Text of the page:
This is the idea of Rolling Jubilee: Raise funds online; buy up consumer debt for pennies on the dollar; cancel it; set those in bondage free. So far the Occupy Wall Street offshoot has raised $200,000 to forgive $4 million. Strangers giving money to strangers to help other strangers: an inversion of the financial order, a genuine kindness, a great prank, and not incidentally a way to highlight how simultaneously abstracted and connected the world has become.
I know a guy named Dan Phiffer, who is helping the Rolling Jubilee people with their web server. When we talked Monday night, he was worried that as the news got out, the site would crash. He and I ran down the technologies in use. There were weaknesses and vulnerabilities, precarious linkages to outside services. If a throng arrived, RollingJubilee.org might get swamped under the load. Then money couldn't come in (bad) and the message wouldn't go out (worse).
Scaling is everything. A site that works perfectly for a hundred people fails catastrophically with a hundred thousand. If you expect traffic you can’t just hope for the best. There are dials to turn, files to configure, variables to tweak. For big companies like Twitter, Facebook, and Google, a huge portion of their annual effort is in scaling—ferreting out weak links and choke points and replacing them with finely tuned code on finely tuned hardware. Scaling matters in other realms too. The Obama campaign’s engineers built a get out the vote apparatus that got smarter as it consumed ever more data; Romney’s project ORCA suffered an epic system failure at the worst possible moment, and its candidate went down with it.
After talking to Dan, I took a Q train from Union Square and, by the time it reached the Manhattan Bridge, he emailed to say he had shored up RollingJubilee.org. The easiest solution was to use Amazon's S3 service, a giant cloud drive that can send the same file over the wires a zillion times without melting. Now, he thought, the site was ready for the masses.
When I got home there were dozens of boxes of food in the hallway. After the storm, Occupy Sandy came, unexpectedly, to the forefront of relief efforts, tweeting furiously, moving food and doctors around as fast as it could. Desperate needs were compiled as gift registries on Amazon—the company no longer just an Internet retailer but a provider of infrastructure for all manner of everyday activities and mid-sized apocalypses.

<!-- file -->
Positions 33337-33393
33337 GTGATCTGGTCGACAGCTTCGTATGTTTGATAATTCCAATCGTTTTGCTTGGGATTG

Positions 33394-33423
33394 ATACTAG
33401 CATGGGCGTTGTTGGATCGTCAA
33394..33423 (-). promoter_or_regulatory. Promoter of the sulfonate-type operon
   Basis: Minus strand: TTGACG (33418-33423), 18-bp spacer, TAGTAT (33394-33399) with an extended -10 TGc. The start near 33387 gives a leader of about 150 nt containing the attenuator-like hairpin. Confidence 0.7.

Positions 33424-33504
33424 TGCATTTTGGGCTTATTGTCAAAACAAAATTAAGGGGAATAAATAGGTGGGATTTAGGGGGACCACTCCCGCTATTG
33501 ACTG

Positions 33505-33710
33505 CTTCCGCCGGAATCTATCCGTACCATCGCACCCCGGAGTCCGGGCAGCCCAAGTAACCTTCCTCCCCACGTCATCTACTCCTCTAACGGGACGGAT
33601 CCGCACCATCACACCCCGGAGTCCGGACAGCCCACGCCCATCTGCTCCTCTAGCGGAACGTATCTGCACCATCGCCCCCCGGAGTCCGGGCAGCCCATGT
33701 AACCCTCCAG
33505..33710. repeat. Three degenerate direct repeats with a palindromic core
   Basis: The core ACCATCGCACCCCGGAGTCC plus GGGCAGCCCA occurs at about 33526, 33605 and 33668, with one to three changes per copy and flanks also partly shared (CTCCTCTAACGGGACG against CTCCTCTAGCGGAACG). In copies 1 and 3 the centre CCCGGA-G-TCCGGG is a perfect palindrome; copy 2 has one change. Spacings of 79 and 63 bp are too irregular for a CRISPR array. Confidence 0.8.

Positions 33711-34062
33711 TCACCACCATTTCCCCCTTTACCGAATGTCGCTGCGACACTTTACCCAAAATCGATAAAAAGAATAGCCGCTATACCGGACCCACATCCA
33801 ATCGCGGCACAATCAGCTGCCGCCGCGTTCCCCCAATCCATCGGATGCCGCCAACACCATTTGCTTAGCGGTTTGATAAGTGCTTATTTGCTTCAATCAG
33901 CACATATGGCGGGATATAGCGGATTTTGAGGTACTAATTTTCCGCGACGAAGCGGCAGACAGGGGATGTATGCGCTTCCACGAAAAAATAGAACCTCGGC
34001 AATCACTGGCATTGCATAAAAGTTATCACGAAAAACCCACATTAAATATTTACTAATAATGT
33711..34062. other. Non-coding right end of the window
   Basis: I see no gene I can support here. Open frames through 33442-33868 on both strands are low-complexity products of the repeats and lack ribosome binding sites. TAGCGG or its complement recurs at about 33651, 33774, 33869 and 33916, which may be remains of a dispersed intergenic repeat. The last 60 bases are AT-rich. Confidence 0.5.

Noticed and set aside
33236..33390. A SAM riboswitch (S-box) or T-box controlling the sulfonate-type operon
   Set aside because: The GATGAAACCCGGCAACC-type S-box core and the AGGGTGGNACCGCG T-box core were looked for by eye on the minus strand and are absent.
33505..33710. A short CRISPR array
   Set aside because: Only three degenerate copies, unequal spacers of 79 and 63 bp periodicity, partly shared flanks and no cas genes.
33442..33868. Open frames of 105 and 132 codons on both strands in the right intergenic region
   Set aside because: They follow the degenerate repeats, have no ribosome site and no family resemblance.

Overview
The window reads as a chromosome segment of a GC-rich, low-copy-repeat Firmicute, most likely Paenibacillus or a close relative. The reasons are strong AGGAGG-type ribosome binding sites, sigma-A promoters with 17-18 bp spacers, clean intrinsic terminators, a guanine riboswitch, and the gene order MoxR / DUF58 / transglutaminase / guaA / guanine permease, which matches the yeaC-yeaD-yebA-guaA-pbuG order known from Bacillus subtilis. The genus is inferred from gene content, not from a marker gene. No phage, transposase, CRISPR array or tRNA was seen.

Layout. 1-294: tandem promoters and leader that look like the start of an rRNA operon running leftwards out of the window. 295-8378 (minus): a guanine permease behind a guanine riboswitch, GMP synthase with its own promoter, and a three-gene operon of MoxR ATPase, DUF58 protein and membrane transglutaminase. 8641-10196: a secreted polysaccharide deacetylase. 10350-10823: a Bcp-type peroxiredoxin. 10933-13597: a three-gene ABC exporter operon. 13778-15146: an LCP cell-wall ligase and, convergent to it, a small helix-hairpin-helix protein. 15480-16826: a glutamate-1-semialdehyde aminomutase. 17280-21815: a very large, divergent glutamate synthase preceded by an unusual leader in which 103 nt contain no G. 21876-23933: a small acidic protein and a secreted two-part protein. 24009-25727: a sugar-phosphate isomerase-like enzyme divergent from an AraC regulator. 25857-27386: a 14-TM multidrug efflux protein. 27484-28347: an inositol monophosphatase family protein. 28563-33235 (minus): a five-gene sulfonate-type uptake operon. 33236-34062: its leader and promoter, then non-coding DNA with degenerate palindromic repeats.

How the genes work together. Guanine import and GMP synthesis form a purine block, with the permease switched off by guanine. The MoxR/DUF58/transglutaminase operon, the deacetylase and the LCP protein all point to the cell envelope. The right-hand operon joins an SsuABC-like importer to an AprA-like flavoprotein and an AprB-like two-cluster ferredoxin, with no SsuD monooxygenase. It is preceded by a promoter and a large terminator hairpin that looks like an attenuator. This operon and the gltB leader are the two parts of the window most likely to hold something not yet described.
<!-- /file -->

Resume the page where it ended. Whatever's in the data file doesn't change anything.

As the scope of the Sandy damage became clear, many of the young mothers in my building, including my wife, started cooking and running hot meals down to the Rockaways. Somehow our apartment became an Occupy substation, with random people dropping off bags of rice or large cardboard boxes filled with pie donated by the Colbert Report. We put the pie on the balcony, to keep it cool, until somebody came to take it away. Mothers, man. Moms on missions. They started using a walkie-talkie app on their phones to exchange quick voice messages. Voices of moms were coming out of nowhere, babies chattering in the background. They were planning tomorrow, making lists, who will cook, who will buy meat, who will drive.
On weekends the streets of Red Hook have been jammed with New Yorkers desperate to help, but there are not always enough tasks to go around—the challenges of scaling reasserting themselves again. The makeshift food and clothing distribution centers at churches and community centers are thronged with so many volunteers that the network seizes up. If Rolling Jubilee catches on it may also find an upper limit to the help it can provide. Increased demand could drive up the price of distressed debt from pennies on the dollar to nickels and dimes and quarters. The IRS may change its position and come calling.
There is this sudden understanding that there will be more storms. There is the awareness that for those hurt most by the financial crisis, relief may never come. These are the new tools of response: apartments stacked with rice bags, a Kickstarter for debt-retirement, a self-organizing civic immune system. Occupy, which didn’t seem to reach critical mass as a protest movement, is becoming a welfare provider. It seems so simple: Make meals for hungry people. Donate money to get people out of debt. The network is coming together, access points and nodes and hubs and the lines of communication between them. The big question remains: Will it scale?